Two things you must do when speaking to a broad audience

You know how important it is to be clear in a talk. You need to have a story, a clear flow. Ideally you build the argument rather than giving it all away with an outline at the beginning. You illustrate your science with just the right number of careful figures.

You must label your figures carefully, with titles that tell what we should get out of the figure, not just Trial 1, or Western Blot, or the like. Instead say thing like “Big males get more matings,” or the equivalent for your subject.  If you have lines on the graph, define their colors and make them thick enough to see. Redo the graphs so the axis labels are visible to the audience. Use a sans serif font that is large enough to see. Generally reject the defaults. I could go on. There are lots of places that tell you how to make good figures and give effective explanations in talks.

But there is another thing I look for in talks that is much more difficult to find. It is why you are studying this. Why is it important? Why should I care at all about how mice move in a cage? Why should I care about all these vocalizations? Where does it fit in the big picture of knowledge? If you are trying to figure out a more mechanistic thing and the question is exactly how something works, let us know this clearly, and put it in context of what is known. Whatever it is, make sure you can let us know why it is important. Practice this essential argument on outsiders to be sure you get it down.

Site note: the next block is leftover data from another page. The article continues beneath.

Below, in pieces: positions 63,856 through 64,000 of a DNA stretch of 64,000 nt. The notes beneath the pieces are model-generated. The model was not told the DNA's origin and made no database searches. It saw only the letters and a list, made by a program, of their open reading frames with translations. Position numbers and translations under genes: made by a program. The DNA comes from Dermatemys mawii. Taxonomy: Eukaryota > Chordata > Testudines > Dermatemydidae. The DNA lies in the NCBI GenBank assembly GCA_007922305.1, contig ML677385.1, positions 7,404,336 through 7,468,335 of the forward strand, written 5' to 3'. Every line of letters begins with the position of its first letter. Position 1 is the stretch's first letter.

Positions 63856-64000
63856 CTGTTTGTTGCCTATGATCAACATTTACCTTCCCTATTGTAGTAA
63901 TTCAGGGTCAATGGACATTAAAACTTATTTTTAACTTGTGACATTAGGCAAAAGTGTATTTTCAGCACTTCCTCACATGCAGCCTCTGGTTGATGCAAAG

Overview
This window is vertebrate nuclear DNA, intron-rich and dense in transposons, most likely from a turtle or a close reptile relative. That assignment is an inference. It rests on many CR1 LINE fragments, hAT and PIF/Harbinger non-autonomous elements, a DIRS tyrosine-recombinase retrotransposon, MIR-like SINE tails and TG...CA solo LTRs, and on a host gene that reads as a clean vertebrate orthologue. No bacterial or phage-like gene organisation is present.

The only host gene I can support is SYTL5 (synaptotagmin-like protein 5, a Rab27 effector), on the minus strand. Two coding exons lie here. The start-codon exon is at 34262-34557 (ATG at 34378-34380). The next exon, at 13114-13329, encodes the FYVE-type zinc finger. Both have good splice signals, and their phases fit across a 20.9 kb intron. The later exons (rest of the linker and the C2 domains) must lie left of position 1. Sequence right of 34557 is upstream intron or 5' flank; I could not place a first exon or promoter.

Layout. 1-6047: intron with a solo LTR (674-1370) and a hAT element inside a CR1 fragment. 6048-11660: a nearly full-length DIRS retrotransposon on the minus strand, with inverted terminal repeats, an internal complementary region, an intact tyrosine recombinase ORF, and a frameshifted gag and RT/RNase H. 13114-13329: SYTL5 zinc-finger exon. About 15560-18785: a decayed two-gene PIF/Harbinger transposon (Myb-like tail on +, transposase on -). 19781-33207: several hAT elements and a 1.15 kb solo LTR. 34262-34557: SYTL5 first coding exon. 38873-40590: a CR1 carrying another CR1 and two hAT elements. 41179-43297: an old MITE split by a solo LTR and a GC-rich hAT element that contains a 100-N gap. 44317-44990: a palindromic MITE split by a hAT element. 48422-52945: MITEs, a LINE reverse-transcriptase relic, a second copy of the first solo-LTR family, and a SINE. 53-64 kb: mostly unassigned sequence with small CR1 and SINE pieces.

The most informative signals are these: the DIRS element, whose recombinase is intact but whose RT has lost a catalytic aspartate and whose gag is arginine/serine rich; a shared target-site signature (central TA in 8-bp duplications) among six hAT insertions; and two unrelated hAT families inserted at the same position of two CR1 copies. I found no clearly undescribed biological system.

If you don’t give me this, even though I understand every piece of the information, I won’t remember it. So take the time to make what you do important to outsiders.

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About Joan E. Strassmann

Evolutionary biologist, studies social behavior in insects & microbes, interested in education, travel, birds, tropics, nature, food; biology professor at Washington University in St. Louis
This entry was posted in Presentations and seminars, Public Communication, Scientific meetings and tagged , , , , . Bookmark the permalink.

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